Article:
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Journal of Comparative Physiology A

, Volume 202, Issue 9–10, pp 709–722 | Cite as

Nectar profitability, not empty honey stores, stimulate recruitment and foraging in Melipona scutellaris (Apidae, Meliponini)

  • Dirk Louis P. SchorkopfEmail author
  • Geovan Figueirêdo de Sá Filho
  • Camila Maia-Silva
  • Martina Schorkopf
  • Michael Hrncir
  • Friedrich G. Barth
Original Paper

Abstract

In stingless bees (Meliponini) like in many other eusocial insect colonies food hoarding plays an important role in colony survival. However, very little is known on how Meliponini, a taxon restricted to tropical and subtropical regions, respond to different store conditions. We studied the impact of honey removal on nectar foraging activity and recruitment behaviour in Melipona scutellaris and compared our results with studies of the honey bee Apis mellifera. As expected, foraging activity increased significantly during abundance of artificial nectar and when increasing its profitability. Foraging activity on colony level could thereby frequently increase by an order of magnitude. Intriguingly, however, poor honey store conditions did not induce increased nectar foraging or recruitment activity. We discuss possible reasons explaining why increasing recruitment and foraging activity are not used by meliponines to compensate for poor food conditions in the nest. Among these are meliponine specific adaptations to climatic and environmental conditions, as well as physiology and brood rearing, such as mass provisioning of the brood.

Keywords

Nectar foraging Tropics Food hoarding Food deprivation Observation hive 

Notes

Acknowledgments

This study was supported by Grants of the Austrian “Bundesministerium für Wissenschaft und Kunst” and “Internationales Büro” (University of Vienna) to DLPS, the Brazilian Science Foundation CAPES (Coordenação de Aperfeiçoamento de Pessoal de Nível Superior) under Grant 55/2013—Pró-Integração-AUXPE 3168/2013 to MH, the Brazilian Science Foundation CAPES (Coordenação de Aperfeiçoamento de Pessoal de Nível Superior) to CMS, and by Grant P14328 of the Austrian Science Foundation (FWF) to FGB. We are grateful to Prof. Z.L.P. Simões and the Departamento de Genetica (FMRP, USP) for their generous hospitality and Dr. Weyder Santana for helping handling the hives in Ribeirão Preto. We thank Prof. L. Bego for providing logistic support and M.A. Batista, Dr. S. Jarau, Dr. Sidnei Mateus, Prof. Ronaldo Zucchi, the late Prof. J.M.F. Camargo, and Prof. P.N. Neto for helpful discussions and encouragement after the first set of unexpected foraging results following honey store removal in both Melipona seminigra and M. scutellaris. We are particularly grateful to Dr. Hans Nemeschkal and Prof. Fred Bookstein for their very valuable help with permutation statistics. We greatly appreciate Prof. Tom D. Seeley’s suggestions that improved an earlier version of the manuscript focusing on aspects of recruitment behaviour. We also thank the anonymous reviewers for suggestions, which further improved our paper. Finally, we gratefully thank Rodrigo O.C. Carvalho and Dr. Airton T. Carvalho and their family for allowing us to conduct the multiple colony foraging experiments at Camaragibe, as well as for their assistance when preparing for the experiments.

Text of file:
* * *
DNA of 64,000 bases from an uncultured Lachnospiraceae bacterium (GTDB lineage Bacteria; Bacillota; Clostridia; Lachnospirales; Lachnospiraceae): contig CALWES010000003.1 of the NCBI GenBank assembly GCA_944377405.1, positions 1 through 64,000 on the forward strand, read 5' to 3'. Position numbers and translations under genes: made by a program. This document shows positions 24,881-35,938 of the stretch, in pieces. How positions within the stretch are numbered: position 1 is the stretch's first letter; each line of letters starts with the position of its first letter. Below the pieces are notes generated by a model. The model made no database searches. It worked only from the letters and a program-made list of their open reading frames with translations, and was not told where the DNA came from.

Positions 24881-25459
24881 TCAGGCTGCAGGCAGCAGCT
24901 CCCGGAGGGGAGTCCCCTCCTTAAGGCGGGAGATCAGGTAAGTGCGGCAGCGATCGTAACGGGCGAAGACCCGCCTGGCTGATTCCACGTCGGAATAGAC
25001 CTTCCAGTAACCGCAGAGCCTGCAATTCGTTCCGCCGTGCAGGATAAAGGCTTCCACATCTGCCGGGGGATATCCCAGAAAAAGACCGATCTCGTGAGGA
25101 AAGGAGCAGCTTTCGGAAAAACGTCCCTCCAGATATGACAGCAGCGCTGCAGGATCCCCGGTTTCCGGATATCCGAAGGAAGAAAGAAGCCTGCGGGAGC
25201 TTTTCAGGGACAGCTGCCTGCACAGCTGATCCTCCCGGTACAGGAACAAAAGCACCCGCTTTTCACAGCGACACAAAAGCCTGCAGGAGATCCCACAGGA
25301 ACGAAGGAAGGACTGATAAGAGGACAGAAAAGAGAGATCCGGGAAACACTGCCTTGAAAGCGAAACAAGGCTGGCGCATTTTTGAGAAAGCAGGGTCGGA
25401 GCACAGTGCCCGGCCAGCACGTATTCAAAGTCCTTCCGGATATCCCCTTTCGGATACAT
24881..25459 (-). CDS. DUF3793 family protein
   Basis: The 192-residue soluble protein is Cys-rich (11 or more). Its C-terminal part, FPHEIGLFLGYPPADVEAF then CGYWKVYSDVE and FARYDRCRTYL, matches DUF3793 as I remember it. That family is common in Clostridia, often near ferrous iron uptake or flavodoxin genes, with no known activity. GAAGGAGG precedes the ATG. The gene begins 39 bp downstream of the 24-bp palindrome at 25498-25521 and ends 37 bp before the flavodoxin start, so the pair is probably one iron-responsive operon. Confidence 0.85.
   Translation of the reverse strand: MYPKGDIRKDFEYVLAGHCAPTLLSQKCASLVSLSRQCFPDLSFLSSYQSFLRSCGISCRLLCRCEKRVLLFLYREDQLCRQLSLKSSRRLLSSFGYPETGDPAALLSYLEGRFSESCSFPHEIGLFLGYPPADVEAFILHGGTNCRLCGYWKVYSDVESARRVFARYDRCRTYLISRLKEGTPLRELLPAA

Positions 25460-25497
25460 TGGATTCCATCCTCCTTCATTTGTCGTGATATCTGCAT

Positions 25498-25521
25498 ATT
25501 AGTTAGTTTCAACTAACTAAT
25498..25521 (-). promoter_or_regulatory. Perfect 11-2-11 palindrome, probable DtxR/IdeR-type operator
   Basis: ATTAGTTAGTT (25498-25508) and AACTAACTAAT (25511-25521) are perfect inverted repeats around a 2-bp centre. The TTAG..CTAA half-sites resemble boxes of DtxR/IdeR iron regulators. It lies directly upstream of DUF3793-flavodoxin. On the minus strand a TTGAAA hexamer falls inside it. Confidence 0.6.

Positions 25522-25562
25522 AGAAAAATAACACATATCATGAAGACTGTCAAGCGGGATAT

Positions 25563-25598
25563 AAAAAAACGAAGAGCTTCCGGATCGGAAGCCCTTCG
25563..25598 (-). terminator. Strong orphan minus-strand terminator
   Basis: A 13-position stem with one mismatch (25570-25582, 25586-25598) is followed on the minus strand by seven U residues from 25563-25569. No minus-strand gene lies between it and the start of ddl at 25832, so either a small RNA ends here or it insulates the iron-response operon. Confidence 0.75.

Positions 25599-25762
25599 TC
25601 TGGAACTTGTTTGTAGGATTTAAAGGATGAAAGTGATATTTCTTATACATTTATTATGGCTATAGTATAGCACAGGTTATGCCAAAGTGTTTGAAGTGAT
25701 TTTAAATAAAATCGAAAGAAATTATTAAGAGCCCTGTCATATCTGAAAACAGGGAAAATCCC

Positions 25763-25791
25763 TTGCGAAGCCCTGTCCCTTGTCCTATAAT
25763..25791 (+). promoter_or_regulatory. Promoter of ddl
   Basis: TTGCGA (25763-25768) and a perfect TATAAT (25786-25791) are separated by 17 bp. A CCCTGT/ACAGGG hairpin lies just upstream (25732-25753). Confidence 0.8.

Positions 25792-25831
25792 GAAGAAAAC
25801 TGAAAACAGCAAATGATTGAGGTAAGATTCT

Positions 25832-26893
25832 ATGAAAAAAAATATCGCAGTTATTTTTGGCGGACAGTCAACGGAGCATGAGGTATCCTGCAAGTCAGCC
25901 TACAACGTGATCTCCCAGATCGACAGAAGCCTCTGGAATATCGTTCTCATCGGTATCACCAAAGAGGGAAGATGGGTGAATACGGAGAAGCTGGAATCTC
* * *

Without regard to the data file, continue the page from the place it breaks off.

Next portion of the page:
Supplementary material

359_2016_1102_MOESM1_ESM.pdf (227 kb)
Supplementary material 1 (PDF 226 kb)

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Copyright information

© Springer-Verlag Berlin Heidelberg 2016

Authors and Affiliations

  • Dirk Louis P. Schorkopf
    • 1
    Email author
  • Geovan Figueirêdo de Sá Filho
    • 2
  • Camila Maia-Silva
    • 2
  • Martina Schorkopf
    • 3
  • Michael Hrncir
    • 2
  • Friedrich G. Barth
    • 4
  1. 1.Unit of Chemical Ecology, Department of Plant Protection BiologySwedish University of Agricultural SciencesAlnarpSweden
  2. 2.Departamento de Ciências AnimaisUniversidade Federal Rural do Semi-ÁridoMossoróBrazil
  3. 3.Department of Neuropsychiatry and Psychosomatic MedicineOslo Universitetssykehus HF RikshospitaletOsloNorway
  4. 4.Department for Neurobiology, Faculty of Life SciencesUniversity of ViennaViennaAustria

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